Read More
  • Human Capital

    In the often-cited Marshmallow Study, where children are given the choice between one marshmallow now and two later, it has been clearly demonstrated that early-life self-restraint is predictive of life-long measures of success. Another aspect to this study was conducted in which children, prior to being given their first marshmallow, were promised crayons or similar enticement, by an adult who did not deliver on their promise. In each case of this reneging on a promise, children in the study ate their first marshmallow right way. Children were literally trained in a few minutes of the study to take what was available now because they could not rely on a future promise.

    Read More
  • Natualitic Technology Interventions

    Similar findings of low-grade interventions having substantial impact were found in addressing health problems of Children from families of low socioeconomic status. Eight years after intervention youth who participated had significantly less symptoms underlying low-grade health problems than controls. (Miller, Chen, and colleagues)

    Read More
  • Focus on 21st Century Skills

    Another example of feedback creating lasting outcomes occurred during an intervention in Kingston, Jamaica. Severely underprivileged toddlers were identified in a government program. For three years, social workers went to the homes of those kids once a month and intervened not with the children but with their parents. They talked to parents about nutrition and social motivational energy skills. Twenty years later, those kids now adults, are actually studied by a group of economists; UC Berkeley and University of Chicago. What they find is that they earn 25% more in that atmosphere is that it’s not just the intervention. It’s that last time infatuated, they are generally, economically; indistinguishable for the last they thought. In other words, they were able to effectively erase the fact that they were from this severely autonomous population.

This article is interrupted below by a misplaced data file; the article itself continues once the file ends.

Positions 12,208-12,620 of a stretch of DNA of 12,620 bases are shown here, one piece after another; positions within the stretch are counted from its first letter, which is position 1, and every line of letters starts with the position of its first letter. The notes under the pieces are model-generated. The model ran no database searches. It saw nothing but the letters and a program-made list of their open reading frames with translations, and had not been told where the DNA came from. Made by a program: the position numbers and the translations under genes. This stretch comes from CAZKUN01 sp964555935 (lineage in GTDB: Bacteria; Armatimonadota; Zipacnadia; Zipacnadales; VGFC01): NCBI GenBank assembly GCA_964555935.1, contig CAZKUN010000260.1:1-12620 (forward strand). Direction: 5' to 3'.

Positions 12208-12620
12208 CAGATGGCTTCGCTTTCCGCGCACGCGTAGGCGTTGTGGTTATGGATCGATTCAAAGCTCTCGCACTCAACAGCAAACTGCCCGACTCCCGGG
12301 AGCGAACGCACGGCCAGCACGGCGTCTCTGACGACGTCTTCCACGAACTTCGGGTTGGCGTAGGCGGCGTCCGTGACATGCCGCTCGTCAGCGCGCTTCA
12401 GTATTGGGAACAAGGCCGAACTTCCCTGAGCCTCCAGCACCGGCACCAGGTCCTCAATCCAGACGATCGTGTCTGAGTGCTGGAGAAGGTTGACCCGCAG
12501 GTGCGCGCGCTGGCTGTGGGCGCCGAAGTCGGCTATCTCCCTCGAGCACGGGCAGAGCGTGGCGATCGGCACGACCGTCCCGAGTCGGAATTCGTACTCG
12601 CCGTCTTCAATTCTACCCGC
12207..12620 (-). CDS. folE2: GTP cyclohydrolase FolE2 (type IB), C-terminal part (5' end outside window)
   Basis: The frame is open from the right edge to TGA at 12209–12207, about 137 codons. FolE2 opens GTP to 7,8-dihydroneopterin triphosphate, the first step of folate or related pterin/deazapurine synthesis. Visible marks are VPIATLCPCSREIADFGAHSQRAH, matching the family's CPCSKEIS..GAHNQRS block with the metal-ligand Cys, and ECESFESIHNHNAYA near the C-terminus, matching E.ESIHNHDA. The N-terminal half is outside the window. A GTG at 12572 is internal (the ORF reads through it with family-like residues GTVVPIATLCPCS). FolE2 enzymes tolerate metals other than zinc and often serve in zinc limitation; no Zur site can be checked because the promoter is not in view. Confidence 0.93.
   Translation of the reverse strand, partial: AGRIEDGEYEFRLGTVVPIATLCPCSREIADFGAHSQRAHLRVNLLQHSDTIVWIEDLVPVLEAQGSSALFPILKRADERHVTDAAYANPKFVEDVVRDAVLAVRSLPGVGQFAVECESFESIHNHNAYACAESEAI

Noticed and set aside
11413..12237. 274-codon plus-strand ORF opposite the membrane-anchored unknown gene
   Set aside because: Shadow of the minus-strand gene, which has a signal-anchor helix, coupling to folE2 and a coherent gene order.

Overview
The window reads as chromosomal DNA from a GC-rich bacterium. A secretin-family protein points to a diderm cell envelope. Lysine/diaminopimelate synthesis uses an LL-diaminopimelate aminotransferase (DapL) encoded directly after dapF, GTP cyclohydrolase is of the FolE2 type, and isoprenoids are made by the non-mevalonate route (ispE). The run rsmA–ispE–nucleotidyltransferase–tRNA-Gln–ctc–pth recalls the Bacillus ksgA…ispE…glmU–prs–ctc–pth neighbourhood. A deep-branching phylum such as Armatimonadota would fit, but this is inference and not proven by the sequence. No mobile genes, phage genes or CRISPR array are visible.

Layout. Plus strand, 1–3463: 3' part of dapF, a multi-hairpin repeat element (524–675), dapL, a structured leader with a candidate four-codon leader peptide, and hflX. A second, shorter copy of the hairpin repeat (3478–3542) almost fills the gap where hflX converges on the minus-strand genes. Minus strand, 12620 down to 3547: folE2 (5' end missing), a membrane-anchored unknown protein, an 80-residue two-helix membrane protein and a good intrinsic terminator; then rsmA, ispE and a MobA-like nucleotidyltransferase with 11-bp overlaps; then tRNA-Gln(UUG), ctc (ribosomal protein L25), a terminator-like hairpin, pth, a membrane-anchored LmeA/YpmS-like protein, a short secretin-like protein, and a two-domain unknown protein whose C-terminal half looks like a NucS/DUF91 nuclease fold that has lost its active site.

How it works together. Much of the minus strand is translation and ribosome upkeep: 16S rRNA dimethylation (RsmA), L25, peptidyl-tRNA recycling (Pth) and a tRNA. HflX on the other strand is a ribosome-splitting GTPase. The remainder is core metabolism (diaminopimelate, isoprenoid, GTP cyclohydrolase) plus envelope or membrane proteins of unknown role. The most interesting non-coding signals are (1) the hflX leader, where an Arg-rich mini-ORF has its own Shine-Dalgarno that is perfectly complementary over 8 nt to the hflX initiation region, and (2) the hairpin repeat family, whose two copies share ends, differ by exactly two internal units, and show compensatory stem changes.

Read More
 

Want to learn more about Socos?

Research

Over the last 5 years, Socos has researched and developed technology capable of predicting outcomes based on naturalistic data, and is now specifically focused on turning commonplace learning experiences directly into assessments aligned with life outcomes through a combination of non-invasive technological interventions and human capital guidance.





Research Guide

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    Binkley, M., Erstad, O., Herman, J., Raizen, S., Ripley, M., Miller-Ricci, M., & Rumble, M.

    (2012)

    Defining twenty-first century skills. In Assessment and teaching of 21st century skills (pp. 17-66). Springer Netherlands.

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    Chen, E., & Miller, G. E.

    (2012)

    “Shift-and-Persist” Strategies Why Low Socioeconomic Status Isn’t Always Bad for Health. Perspectives on Psychological Science, 7(2), 135-158.

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    Cohen, G. L., & Sherman, D. K.

    (2014)

    The psychology of change: Self-affirmation and social psychological intervention. Annual review of psychology, 65, 333-371.

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    Ming & Ming

    (2012)

    Predicting Student Outcomes from Unstructured Data. UMAP2012.

  • circle
    Dweck, C.

    (2006)

    Mindset: The new psychology of success. Random House LLC.

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    Bumbacher & Ming

    (2012)

    Pitch-sensitive components emerge from hierarchical sparse coding natural sounds. ICPRAM2012

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    Geiser, S., & Studley, W. R.

    (2002)

    UC and the SAT: Predictive validity and differential impact of the SAT I and SAT II at the University of California. Educational Assessment, 8(1), 1-26.

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    Gertler, P., Heckman, J., Pinto, R., Zanolini, A., Vermeersch, C., Walker, S., ... & Grantham-McGregor, S.

    (2014)

    Labor market returns to an early childhood stimulation intervention in Jamaica. Science, 344(6187), 998-1001.